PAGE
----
By Tom and Sherry Bushnell
A unique way of looking at negative behavior in our children, is to make what
could be a “fight” into an opportunity to change a heart. Just like God uses our
“bad”, as a way of working good in our Christian walk, so can we use our
children’s mistakes as an opportunity for good.
If you are like us, as parents, it is easy to take our children’s disobedience
personal. This translates into our choosing to take offense when our children
argue, talk disrespectfully, choose to “forget” a task, or “push our buttons”.
In fact, as a mother, I have been known to wake up from a sound sleep, with a
child on my mind and roll my frustration around until I have found a good enough
way to get even!
When our children were young, (and some still are) it was
pretty simple (it seemed more complicated back then…) Child disobeys, child gets
punished.. We move on…this worked well with most of our children.
I guess that after 24 years of raising children, we are what you call “seasoned
parents”. I know that we are not as diligent with correcting negative behavior
in the youngest set. (Which drives the older set practically crazy.) But with
our advancing age, perhaps what appears as neglectful, is actually the result of
a little more patience. God’s heart is plenty patient with us too.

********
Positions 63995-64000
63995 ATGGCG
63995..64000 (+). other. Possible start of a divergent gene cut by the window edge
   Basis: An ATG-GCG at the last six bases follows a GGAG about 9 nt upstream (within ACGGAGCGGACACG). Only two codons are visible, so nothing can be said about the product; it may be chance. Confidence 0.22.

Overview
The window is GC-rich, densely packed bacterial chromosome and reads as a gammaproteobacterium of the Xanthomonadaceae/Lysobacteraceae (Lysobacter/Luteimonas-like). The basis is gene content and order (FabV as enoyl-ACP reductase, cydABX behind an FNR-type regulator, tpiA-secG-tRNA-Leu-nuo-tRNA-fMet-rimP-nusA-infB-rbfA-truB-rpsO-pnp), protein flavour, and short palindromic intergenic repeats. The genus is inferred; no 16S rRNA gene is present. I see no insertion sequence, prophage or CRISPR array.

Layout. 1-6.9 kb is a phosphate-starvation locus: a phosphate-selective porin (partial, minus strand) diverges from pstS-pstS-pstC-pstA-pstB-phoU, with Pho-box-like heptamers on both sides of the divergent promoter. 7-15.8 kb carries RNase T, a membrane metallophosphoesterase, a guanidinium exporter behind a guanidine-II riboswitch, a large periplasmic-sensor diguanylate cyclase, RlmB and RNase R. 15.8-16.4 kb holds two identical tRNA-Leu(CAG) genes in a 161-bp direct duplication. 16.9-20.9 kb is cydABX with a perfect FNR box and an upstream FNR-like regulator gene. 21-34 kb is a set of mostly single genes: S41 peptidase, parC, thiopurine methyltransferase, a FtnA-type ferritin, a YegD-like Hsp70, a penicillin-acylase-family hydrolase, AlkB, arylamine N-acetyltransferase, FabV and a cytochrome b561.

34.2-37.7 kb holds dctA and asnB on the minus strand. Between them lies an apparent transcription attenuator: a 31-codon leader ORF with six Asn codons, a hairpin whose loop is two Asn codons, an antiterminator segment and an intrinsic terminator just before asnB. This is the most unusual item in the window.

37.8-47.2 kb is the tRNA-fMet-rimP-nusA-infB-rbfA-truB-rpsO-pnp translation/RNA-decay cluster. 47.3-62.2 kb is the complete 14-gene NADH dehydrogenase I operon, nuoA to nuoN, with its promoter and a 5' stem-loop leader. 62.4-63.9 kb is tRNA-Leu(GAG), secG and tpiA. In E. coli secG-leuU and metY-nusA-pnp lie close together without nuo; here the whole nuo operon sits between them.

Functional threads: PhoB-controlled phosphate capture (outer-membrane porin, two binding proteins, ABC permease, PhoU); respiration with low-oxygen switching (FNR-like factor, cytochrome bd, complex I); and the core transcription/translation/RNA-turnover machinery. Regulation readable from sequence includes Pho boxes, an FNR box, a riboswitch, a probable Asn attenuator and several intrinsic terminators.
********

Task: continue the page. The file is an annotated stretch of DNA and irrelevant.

Practical application for today:
If you have a child who really struggles with sit-down seatwork, every day
becomes a nightmare around mid morning when school starts.
Instead of taking away privileges or a spanking for not sitting still, think
ahead of a fun activity to do together AFTER school work is done. Positive
motivation, instead of force-feeding school work, actually works better. If a
child cannot think that far ahead and anticipate, then immediate rewards (such
as healthy food) becomes appropriate.
Negative attitudes are always hard to work through, especially when we have a
basket full of our own. Praying that God changes my heart does wonders for the
attitude in my children!
Honestly, sometimes I do not see how I am contributing to the negative part of
the situation. (All I see then is my child’s refusal or rebellion.) Could I be
missing seeing the results of a hurting heart? Maybe my child's reactions are
the result of something stressing or troubling them. Is it in my power to
eliminate that stress?
God grant me patience and the ability to see past disobedience and see what the
Lord sees inside my children, so I can really make a difference in their heart